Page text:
Bavaria

Bavaria (/bəˈvɛəriə/; German: Bayern [ˈbaɪɐn] (listen)), officially the Free State of Bavaria (German: Freistaat Bayern [ˈfʁaɪʃtaːt ˈbaɪɐn] (listen); Bavarian: Freistoot Bayern), is a state in the south-east of Germany. With an area of 70,550.19 km2 (27,239.58 sq mi), Bavaria is the largest German state by land area, comprising roughly a fifth of the total land area of Germany. With over 13 million inhabitants, it is second in population only to North Rhine-Westphalia, but due to its large size its population density is below the German average. Bavaria's main cities are Munich (its capital and largest city and also the third largest city in Germany),[4] Nuremberg, and Augsburg.

Free State of Bavaria
Freistaat Bayern (German)
Freistoot Bayern (Bavarian)
Anthem: Bayernhymne (German)
"Hymn of Bavaria"
Coordinates: 49°04′43″N 11°23′08″E
CountryGermany
CapitalMunich
Government
  BodyLandtag of Bavaria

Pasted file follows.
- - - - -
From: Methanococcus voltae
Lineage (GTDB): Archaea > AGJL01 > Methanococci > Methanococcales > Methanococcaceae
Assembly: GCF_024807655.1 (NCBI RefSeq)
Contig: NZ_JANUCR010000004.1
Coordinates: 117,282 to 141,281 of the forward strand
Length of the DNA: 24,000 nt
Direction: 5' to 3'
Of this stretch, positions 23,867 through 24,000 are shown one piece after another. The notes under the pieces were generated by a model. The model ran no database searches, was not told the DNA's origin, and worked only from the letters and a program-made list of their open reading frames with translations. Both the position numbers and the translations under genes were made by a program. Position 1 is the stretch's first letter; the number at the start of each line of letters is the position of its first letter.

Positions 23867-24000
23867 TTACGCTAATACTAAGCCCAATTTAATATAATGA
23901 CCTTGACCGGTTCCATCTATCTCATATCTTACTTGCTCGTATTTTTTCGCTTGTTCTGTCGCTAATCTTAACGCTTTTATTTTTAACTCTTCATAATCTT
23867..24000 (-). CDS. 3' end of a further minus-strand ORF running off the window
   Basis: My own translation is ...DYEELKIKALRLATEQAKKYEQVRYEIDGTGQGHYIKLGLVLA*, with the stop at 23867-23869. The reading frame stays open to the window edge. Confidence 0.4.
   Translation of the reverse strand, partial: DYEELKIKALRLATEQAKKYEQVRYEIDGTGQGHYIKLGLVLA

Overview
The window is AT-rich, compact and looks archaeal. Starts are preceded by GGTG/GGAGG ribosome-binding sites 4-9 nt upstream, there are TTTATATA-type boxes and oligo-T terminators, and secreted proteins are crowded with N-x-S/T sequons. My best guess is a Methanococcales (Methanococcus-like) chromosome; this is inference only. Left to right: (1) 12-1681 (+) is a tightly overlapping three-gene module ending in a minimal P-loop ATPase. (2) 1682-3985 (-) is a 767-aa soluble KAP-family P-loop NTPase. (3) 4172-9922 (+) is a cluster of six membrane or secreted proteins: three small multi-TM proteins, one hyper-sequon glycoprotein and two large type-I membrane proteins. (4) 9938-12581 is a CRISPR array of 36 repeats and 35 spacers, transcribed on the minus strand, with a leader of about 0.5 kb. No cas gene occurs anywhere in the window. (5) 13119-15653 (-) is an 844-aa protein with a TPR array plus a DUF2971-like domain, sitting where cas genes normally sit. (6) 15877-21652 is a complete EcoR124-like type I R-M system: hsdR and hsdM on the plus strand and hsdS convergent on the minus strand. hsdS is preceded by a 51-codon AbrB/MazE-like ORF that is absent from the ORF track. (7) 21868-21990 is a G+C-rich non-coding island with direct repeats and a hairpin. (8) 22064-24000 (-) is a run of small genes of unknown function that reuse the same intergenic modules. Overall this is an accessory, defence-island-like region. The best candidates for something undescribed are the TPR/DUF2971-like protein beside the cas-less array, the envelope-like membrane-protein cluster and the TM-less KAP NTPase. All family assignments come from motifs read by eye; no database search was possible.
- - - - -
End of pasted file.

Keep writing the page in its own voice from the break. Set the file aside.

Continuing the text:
Minister-PresidentMarkus Söder (CSU)
  Governing partiesCSU / FW
  Bundesrat votes6 (of 69)
  Bundestag seats117 (of 736)
Area
  Total70,550.19 km2 (27,239.58 sq mi)
Population
 (2019-12-31)[1]
  Total13,124,737
  Density186/km2 (480/sq mi)
DemonymBavarian
Time zoneUTC+1 (CET)
  Summer (DST)UTC+2 (CEST)
ISO 3166 codeDE-BY
GRP (nominal)€633 billion (2019)[2]
GRP per capita€48,000 (2019)
NUTS RegionDE2
HDI (2018)0.956[3]
very high · 5th of 16
Websitehttps://www.bayern.de

The history of Bavaria includes its earliest settlement by Iron Age Celtic tribes, followed by the conquests of the Roman Empire in the 1st century BC, when the territory was incorporated into the provinces of Raetia and Noricum. It became the Duchy of Bavaria (a stem duchy) in the 6th century AD following the collapse of the Western Roman Empire. It was later incorporated into the Holy Roman Empire, became an independent kingdom after 1806, joined the Prussian-led German Empire in 1871 while retaining its title of kingdom, and finally became a state of the Federal Republic of Germany in 1949.[5]

Bavaria has a unique culture, largely because of the state's Catholic heritage and conservative traditions.[6] Bavarians have traditionally been proud of their culture, which includes a language, cuisine, architecture, festivals such as the Oktoberfest and elements of Alpine symbolism.[7] The state also has the second largest economy among the German states by GDP figures, giving it a status as a wealthy German region.[8]

Contemporary Bavaria also includes parts of the historical regions of Franconia and Swabia.


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